Sponsored Trials

BCDiabetes is very active in clinical trials of new treatments, medications, and devices. For patients, this means access to investigational medications that may not yet be on the market, or new treatments that are not part of standard care.

While the idea that these treatments may not be fully tested according to Canadian standards can make people uncomfortable, many investigational drugs that we test have already been approved for routine use in other jurisdictions across the United States and Europe. This can be attributed to the fact that Canada’s approval process is often slower and more rigorous than most.

Further, all studies are approved by an independent ethics committee before they begin. This process, which can be quite involved, is designed to determine, first, if the results that will come from the study justify any real or perceived risks to participants in the study. The protocol for the trial, typically a highly detailed document, is studied in great detail to ensure that patients are safe at every stage of the process. Finally, should any change be required to the protocol once the study has begun, a request to include such changes must be submitted separately to the ethics panel to be sure that any potential risks are appropriately managed.

Most studies are randomized controlled trials. In such investigations, patients are assigned randomly either to the treatment under test, or to the control group, which typically receives current standard care. Because this randomization process is essential to the proper function of such a trial, this also means that volunteers are unable to choose whether they will be given the investigational drug, or if they will be assigned to the control. In fact, even the investigators are frequently blinded to the treatment that a specific patient will be given, nor do they have any control over the randomization process that will assign patients to treatment within the trial. Rather, randomization is typically performed by a computer application. However, the odds that a patient will get the investigational new drug are at least 50/50, and usually better.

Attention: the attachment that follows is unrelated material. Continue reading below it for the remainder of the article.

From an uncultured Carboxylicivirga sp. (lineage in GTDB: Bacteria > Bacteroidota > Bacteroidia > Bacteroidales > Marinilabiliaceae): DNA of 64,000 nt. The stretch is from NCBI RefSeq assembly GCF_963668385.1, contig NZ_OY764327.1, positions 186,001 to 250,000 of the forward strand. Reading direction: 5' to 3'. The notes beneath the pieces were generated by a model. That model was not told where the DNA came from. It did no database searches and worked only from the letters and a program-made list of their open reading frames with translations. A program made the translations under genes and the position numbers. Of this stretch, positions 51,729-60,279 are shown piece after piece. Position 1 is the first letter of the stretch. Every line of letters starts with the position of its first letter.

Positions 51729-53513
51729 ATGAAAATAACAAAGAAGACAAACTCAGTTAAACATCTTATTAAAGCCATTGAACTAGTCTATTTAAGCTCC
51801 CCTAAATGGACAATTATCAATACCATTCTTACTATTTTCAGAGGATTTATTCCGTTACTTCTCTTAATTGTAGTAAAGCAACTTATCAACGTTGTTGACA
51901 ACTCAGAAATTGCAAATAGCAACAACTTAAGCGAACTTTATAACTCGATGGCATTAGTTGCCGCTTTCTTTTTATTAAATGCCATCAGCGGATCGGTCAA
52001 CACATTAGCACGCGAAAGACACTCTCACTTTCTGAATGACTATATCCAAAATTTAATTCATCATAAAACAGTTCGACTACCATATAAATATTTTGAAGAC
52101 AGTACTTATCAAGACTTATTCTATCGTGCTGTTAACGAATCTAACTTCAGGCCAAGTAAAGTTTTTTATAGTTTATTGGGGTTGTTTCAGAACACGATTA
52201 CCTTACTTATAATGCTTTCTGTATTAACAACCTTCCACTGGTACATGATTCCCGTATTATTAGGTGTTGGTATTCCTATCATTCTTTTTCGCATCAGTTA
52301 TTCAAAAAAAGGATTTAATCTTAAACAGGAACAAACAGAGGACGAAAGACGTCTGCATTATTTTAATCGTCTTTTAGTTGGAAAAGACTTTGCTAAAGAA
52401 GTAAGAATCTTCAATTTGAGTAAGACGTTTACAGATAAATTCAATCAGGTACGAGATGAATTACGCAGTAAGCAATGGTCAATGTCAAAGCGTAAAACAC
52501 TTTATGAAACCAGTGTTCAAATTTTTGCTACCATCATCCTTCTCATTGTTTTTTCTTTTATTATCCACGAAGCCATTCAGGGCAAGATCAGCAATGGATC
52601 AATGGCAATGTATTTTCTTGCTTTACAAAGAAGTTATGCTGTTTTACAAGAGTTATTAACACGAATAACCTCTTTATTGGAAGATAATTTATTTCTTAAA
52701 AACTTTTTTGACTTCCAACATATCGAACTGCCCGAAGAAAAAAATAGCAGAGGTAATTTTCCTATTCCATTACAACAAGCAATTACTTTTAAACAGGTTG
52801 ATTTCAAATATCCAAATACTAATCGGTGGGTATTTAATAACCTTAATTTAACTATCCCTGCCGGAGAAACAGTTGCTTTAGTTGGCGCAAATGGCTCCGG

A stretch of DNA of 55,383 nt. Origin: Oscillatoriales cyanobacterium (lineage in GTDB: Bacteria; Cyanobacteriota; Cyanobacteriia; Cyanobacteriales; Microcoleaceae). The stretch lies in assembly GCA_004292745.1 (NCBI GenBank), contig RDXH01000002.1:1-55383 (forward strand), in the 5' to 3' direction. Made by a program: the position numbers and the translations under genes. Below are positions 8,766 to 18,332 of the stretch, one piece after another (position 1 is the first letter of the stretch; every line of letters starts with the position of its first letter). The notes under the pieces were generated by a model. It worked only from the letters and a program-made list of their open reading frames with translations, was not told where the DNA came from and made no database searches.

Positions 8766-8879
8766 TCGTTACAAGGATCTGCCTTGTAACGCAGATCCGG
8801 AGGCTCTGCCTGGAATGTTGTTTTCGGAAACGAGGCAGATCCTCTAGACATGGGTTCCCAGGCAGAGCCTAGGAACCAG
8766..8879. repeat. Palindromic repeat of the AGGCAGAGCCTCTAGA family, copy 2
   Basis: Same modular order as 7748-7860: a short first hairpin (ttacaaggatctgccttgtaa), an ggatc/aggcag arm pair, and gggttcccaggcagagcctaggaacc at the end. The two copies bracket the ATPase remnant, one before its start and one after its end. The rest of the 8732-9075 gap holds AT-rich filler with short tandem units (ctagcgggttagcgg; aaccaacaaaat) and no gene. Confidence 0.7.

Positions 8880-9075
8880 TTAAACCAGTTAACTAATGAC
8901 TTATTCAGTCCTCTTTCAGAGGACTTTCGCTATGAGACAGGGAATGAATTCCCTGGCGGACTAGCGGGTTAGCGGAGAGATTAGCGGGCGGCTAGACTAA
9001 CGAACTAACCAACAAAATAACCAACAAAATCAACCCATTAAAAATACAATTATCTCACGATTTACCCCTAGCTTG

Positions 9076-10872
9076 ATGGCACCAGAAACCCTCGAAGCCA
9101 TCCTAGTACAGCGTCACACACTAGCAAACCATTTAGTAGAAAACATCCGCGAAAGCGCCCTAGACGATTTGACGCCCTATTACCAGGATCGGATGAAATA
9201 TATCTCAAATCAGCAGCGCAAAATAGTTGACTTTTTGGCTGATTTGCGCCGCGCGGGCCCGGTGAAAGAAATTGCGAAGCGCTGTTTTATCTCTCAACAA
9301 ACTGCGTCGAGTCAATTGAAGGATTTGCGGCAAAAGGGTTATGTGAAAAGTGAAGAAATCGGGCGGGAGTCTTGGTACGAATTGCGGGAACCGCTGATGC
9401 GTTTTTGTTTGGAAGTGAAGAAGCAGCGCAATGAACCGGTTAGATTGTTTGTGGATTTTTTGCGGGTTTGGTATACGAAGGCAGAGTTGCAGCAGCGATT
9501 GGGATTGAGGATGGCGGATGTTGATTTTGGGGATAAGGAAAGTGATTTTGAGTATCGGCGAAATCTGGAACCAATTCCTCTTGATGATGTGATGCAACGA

Reimbursement for travel, parking, and other expenses is available. In addition, blood glucose meters, test-strips, and in some cases regular diabetes medication are provided at no charge during the trial. Enrolment in a clinical trial means changing your medication, your routine, or some other aspect of your care to measure for improvement, so that the results can benefit patients with diabetes in Canada and around the world.

To sign up for clinical trials, you must first register as a patient. If you are eligible for a trial, we will send you an invitation to participate.

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